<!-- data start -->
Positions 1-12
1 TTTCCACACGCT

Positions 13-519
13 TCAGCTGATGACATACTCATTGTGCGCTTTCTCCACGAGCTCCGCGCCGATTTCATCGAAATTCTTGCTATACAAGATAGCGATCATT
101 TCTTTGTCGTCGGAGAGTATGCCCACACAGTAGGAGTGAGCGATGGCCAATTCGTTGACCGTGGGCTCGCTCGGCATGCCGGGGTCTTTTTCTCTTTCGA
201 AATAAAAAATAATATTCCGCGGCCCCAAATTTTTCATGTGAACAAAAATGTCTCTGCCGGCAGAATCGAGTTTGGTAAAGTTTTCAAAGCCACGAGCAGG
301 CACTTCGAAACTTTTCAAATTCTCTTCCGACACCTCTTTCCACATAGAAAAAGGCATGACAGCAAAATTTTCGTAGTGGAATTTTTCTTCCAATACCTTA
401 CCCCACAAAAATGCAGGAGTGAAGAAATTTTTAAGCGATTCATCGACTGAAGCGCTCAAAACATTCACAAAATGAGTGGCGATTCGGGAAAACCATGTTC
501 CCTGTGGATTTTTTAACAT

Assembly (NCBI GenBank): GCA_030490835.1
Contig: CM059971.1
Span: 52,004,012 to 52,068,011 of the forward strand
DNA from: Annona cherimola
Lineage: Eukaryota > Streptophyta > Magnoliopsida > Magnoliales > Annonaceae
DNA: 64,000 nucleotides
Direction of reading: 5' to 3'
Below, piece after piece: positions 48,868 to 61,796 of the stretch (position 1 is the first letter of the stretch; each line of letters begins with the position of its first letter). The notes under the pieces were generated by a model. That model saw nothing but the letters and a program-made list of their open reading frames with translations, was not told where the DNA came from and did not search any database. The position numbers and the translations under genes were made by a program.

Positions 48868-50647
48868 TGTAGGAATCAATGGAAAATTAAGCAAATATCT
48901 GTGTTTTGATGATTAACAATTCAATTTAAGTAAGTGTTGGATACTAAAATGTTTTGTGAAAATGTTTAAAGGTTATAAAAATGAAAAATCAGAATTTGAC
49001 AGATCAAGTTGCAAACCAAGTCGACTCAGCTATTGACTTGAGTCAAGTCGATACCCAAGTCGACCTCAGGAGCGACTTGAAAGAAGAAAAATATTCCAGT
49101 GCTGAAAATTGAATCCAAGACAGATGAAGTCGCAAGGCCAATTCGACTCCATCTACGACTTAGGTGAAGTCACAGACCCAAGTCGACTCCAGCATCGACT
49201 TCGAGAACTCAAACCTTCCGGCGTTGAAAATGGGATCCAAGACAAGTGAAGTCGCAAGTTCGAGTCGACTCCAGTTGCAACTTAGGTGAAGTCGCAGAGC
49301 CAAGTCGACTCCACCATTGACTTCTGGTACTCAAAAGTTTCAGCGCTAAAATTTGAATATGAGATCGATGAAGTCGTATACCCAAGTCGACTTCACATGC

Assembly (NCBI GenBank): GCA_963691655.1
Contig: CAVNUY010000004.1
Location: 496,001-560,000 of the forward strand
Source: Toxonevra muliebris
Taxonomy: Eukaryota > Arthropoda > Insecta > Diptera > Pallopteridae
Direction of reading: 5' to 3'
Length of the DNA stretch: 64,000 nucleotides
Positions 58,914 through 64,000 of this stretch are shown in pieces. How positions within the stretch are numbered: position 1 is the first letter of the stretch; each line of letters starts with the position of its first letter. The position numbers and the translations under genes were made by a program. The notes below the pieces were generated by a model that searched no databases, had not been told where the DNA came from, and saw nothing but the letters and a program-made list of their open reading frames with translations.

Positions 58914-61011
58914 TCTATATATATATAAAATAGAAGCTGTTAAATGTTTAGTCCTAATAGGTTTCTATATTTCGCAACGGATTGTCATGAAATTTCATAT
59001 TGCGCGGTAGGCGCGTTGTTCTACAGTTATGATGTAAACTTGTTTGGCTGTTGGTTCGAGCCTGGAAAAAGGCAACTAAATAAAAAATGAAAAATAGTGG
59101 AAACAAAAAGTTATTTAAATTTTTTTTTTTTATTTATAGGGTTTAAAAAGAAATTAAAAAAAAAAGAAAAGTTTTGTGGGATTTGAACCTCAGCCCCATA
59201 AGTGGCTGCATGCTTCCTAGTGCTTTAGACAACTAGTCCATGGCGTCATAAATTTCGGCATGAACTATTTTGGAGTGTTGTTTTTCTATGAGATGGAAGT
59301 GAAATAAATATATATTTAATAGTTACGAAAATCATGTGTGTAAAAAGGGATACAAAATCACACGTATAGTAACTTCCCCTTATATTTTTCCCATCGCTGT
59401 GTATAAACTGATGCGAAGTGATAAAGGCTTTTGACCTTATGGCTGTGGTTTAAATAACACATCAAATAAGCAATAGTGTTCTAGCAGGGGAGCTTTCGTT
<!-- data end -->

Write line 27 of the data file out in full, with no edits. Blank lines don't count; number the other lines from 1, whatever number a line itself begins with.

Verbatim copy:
Location: 496,001-560,000 of the forward strand